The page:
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Timmy elsewhere

At the ASI.

Polly needs to pay more attention to the examples she uses.

4 thoughts on “Timmy elsewhere”

  1. If Polly actually understood the report she quoted, she would have made a better point, or at least an arguable one. She says profits at the privatised industries rose faster than the average FTSE company. The report she relies on says that returns to investors were better than the rest of the FTSE. That is consistent with sale at an undervalue (though doesn’t prove it).

    I think you should be consistent. Work on the assumption that *everything* she says about finance or economics is suspect. Do not assume she’s got something right because it suits you.

  2. Also suggests the organisation was previously run inefficiently. Company spends time and money making the organisation efficient its indeed likely to show improved profits.

  3. Martin,

    It doesn’t really suggest anything at all, not least because
    what she linked to did NOT say profits increased at the companies. (Though it’s not that difficult to increase profits at a utility if you’re allowed to put the price up every year.) Nor did it say that profits increased faster than at other companies. It said that there were larger returns *for investors* who bought privatised companies than for those who bought other stocks. That doesn’t need improved profits – it just needs the share price to go up. The best returns (*for investors*) were at regulated utilities.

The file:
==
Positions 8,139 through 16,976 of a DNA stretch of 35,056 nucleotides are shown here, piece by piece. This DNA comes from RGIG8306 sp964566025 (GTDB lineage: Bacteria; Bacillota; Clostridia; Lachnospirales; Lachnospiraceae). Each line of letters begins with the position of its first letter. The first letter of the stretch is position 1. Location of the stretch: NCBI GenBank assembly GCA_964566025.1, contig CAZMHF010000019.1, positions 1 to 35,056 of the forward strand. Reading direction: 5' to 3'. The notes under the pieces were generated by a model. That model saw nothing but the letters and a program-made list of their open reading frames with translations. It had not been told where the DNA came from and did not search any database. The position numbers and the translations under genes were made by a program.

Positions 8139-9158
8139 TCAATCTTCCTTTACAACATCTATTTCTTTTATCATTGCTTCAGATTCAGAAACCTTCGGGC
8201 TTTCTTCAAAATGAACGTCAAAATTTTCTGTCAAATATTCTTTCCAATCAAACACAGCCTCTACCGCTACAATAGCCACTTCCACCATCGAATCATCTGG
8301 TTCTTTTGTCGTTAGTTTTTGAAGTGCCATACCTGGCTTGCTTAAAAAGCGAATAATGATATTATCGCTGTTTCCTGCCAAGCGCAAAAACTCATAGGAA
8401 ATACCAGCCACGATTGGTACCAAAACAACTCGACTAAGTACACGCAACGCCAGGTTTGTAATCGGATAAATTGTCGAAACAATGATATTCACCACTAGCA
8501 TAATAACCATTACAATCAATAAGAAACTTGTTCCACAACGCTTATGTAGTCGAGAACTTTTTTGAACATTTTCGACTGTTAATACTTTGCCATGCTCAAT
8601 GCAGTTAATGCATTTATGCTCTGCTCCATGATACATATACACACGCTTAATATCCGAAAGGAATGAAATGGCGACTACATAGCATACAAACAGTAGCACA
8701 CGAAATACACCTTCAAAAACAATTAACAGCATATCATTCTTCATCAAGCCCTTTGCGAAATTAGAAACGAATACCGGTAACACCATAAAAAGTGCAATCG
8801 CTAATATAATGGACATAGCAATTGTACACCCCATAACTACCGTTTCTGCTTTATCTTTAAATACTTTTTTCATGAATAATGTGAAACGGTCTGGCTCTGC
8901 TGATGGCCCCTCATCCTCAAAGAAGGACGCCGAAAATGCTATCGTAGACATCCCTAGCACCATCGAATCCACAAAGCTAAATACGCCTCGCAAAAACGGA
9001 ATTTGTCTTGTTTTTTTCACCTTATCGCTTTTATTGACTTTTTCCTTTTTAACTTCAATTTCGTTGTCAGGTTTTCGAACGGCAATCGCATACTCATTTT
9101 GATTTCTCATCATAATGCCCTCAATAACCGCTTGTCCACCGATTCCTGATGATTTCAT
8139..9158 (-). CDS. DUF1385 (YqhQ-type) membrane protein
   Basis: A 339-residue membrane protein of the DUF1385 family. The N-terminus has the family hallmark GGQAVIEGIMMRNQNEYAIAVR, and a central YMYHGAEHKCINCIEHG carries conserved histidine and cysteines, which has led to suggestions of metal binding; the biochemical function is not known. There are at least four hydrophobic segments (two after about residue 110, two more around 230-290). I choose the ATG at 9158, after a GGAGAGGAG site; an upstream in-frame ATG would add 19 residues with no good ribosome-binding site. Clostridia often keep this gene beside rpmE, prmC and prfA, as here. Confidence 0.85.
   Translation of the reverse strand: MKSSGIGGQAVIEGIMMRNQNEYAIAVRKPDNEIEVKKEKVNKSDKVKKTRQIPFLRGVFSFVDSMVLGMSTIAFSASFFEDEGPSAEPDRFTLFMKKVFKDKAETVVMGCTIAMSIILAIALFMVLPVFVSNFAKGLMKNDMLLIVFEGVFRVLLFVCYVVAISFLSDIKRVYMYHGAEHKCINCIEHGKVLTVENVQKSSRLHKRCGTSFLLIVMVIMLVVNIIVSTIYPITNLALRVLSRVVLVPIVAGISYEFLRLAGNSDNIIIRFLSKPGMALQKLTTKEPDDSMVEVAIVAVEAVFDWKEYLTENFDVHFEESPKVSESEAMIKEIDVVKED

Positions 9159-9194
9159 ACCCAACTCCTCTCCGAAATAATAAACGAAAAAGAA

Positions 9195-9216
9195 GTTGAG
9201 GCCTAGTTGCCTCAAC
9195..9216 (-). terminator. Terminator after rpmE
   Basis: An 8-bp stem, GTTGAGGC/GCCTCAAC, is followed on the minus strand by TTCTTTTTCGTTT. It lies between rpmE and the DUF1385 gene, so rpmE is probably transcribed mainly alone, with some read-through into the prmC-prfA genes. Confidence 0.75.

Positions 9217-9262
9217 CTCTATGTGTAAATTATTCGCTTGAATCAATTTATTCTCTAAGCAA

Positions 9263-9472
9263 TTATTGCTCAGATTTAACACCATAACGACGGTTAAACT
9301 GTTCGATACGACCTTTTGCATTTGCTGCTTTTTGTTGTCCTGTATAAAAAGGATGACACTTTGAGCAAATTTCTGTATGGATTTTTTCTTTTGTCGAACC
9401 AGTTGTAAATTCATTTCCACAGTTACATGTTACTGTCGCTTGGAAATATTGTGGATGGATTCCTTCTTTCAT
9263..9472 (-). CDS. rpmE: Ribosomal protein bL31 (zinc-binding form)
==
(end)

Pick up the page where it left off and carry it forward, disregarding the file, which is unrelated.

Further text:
That is perfectly consistent with shares being sold cheaply (easy to say with hindsight), and with regulators giving them an easy time. It is also perfectly consistent with there being no improvement in performance or underlying profit from the companies. The only ones to under-perform the market were BT and BA. They were the only ones who actually had competition.

    I am not criticising Tim for saying privatisation can improve performance – I am criticising him for believing something Polly said about finance or economics.

  4. Larger returns also includes dividends. Share price returns count when sold, not while held hence the lack of tax on held shares.

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